Econintersect: Every day our editors collect the most interesting things they find from around the internet and present a summary "reading list" which will include very brief summaries (and sometimes longer ones) of why each item has gotten our attention. Suggestions from readers for "reading list" items are gratefully reviewed, although sometimes space limits the number included.
Nothing in Moderation (Thomas B. Edsall, The New York Times) On many political issues there is no middle any more. Surveys of voters and ratings of politicians find that extreme polarization is greater among the voters. An example is given on voter survey results on taxes (more-liberal and less-conservative). Question: why is it so often that data for the right is displayed on the left and date for the left is on the right? See also An Artificial “Disconnect” (David E. Broockman, UCal Berkeley)
Articles about conflicts and disease around the world
2.4% Mortgages Coming — and NO Inflation (Rick Ackerman, Rick's Picks) Rick Ackerman contributes to GEI. Rick says the 30-year U.S. Treasury bond interest rate will go below 2.4%. At the close Wednesday the rate was 3.06%. The high in 2014 has been 3.93% (January) and the low 2.92% (October). The multi-decade low was 2.53% (June 2012). So 2.4% does not seem so far out. What about lower rates - are they possible? What about going below 2.0%? Germany right now has 30-year yield of 1.76% and at the beginning of October his a modern-day low of 1.54% briefly. What about going below 1.5%? Japan right now has a 30-year yield of 1.62% (and has briefly been as low as 1.28%). In multi-generational debt deflation cycles interest rates can go lower than most now alive could ever have imagined.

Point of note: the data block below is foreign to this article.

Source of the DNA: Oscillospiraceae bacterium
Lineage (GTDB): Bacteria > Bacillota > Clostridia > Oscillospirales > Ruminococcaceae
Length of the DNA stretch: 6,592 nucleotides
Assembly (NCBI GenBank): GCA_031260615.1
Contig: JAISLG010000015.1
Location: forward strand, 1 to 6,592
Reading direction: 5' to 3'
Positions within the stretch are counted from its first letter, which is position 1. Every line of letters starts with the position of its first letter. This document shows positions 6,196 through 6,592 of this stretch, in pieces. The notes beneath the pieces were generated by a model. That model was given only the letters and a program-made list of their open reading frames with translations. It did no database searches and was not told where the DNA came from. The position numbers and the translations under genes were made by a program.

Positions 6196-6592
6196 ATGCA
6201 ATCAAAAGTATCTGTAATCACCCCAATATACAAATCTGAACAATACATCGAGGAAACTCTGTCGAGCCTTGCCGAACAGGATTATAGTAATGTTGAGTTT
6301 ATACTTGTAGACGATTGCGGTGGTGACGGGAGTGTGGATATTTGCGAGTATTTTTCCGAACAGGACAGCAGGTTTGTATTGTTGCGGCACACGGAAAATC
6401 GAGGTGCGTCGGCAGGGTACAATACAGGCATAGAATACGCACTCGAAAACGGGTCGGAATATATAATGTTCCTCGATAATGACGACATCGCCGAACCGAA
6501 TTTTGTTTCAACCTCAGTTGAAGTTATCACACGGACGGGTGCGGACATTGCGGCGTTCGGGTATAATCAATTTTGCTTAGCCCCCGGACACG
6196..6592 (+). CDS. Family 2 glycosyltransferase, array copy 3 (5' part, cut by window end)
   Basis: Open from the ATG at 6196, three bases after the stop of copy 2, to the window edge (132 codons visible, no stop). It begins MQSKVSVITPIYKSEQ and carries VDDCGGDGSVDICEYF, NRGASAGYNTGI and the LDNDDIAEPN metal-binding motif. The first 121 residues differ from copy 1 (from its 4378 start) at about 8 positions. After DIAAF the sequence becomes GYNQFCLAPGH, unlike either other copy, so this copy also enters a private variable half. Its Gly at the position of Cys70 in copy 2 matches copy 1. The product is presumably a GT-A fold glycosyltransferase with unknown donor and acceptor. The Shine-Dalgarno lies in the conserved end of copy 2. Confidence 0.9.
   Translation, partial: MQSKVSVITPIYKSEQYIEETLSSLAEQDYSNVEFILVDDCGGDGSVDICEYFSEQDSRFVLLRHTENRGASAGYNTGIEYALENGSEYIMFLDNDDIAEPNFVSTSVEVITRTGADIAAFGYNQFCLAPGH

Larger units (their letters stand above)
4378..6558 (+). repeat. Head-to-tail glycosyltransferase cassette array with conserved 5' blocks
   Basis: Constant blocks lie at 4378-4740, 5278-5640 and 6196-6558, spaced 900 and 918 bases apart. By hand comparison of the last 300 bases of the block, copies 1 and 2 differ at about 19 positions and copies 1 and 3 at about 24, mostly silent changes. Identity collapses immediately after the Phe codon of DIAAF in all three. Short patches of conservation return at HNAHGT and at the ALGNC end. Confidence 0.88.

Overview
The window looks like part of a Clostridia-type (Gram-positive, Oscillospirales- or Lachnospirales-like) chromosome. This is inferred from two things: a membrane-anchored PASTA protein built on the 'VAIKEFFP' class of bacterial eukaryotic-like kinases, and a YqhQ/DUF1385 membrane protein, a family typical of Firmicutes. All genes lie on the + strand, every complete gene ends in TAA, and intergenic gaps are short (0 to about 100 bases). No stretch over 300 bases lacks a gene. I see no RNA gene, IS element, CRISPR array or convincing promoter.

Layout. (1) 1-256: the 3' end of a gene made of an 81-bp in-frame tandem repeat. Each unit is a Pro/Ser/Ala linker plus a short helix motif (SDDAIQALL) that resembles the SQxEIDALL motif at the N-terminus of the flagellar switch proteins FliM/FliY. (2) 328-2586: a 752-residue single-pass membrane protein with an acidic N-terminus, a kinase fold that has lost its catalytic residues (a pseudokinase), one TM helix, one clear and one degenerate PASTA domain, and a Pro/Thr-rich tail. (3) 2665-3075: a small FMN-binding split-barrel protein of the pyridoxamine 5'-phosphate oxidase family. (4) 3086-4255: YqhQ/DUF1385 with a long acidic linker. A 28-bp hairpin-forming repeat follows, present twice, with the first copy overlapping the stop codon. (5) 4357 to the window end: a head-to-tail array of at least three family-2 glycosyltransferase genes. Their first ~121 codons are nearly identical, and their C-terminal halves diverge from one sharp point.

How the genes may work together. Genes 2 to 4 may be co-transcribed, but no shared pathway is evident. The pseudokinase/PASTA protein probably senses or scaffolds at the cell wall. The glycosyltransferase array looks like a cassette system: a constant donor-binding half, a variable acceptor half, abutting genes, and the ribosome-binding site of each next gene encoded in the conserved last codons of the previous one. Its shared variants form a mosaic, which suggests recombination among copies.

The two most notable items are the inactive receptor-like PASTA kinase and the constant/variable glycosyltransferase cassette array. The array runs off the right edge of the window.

ECB Stress Tests: The View of an Insider (Yves Smith, Naked Capitalism) Contains an piece from Yanis Varoufakis which posits that the safety of banks passing the recent ECB stress tests is an illusion. Why? A majority of bank assets today are financial instruments. Loans (now a minority asset) are backed by tangible assets as security. Financial instruments are backed by a counterparty and counterparty risk is not part of the stress formula, just the security risks. When the next financial system collapse comes it will be brought on by counterparty failures (just like the last one). So this article suggests the tests are purely cosmetic and the pig lives on as before.
How the Fed got from eternity to here (John Authers, Financial Times) When QE3 began (also called QE∞ or QE infinity), it was expected by most to increase inflation, devalue the dollar and push interest rates up. The opposite happened. What does that tell us about the state of understanding of economics?
Euro vs $US (Warren Mosler, The Center of the Universe) This post contains a great line of seeming nonsense which actually makes perfect sense. You'll have to read Warren's article to see why.
I can see the euro going up in value until it becomes worthless.
What is secular stagnation? (Matthew Yglesias, Vox) The term was introduced in 1939 by economist Alvin Hansen when he discussed the problem of what happens to economic growth when population is declining. The term secular stagnation was again introduced by Lawrence Summers at an IMF Forum nearly a year ago. Summers discussed the possibility that demand might be independent of the amount of monetary stimulus that could be created. His address can be seen below. See reference Economic Progress and Declining Population Growth (Alvin Hansen, The American Economic Review - 1939). Yglesias discusses other theories of economic slowdown. But none of the slowdown theories discussed bear on the Irving Fisher theory of debt deflation that has been gaining interest and attention along with the thinking that Yglesias discusses.
Other Economics and Business Items of Note and Miscellanea
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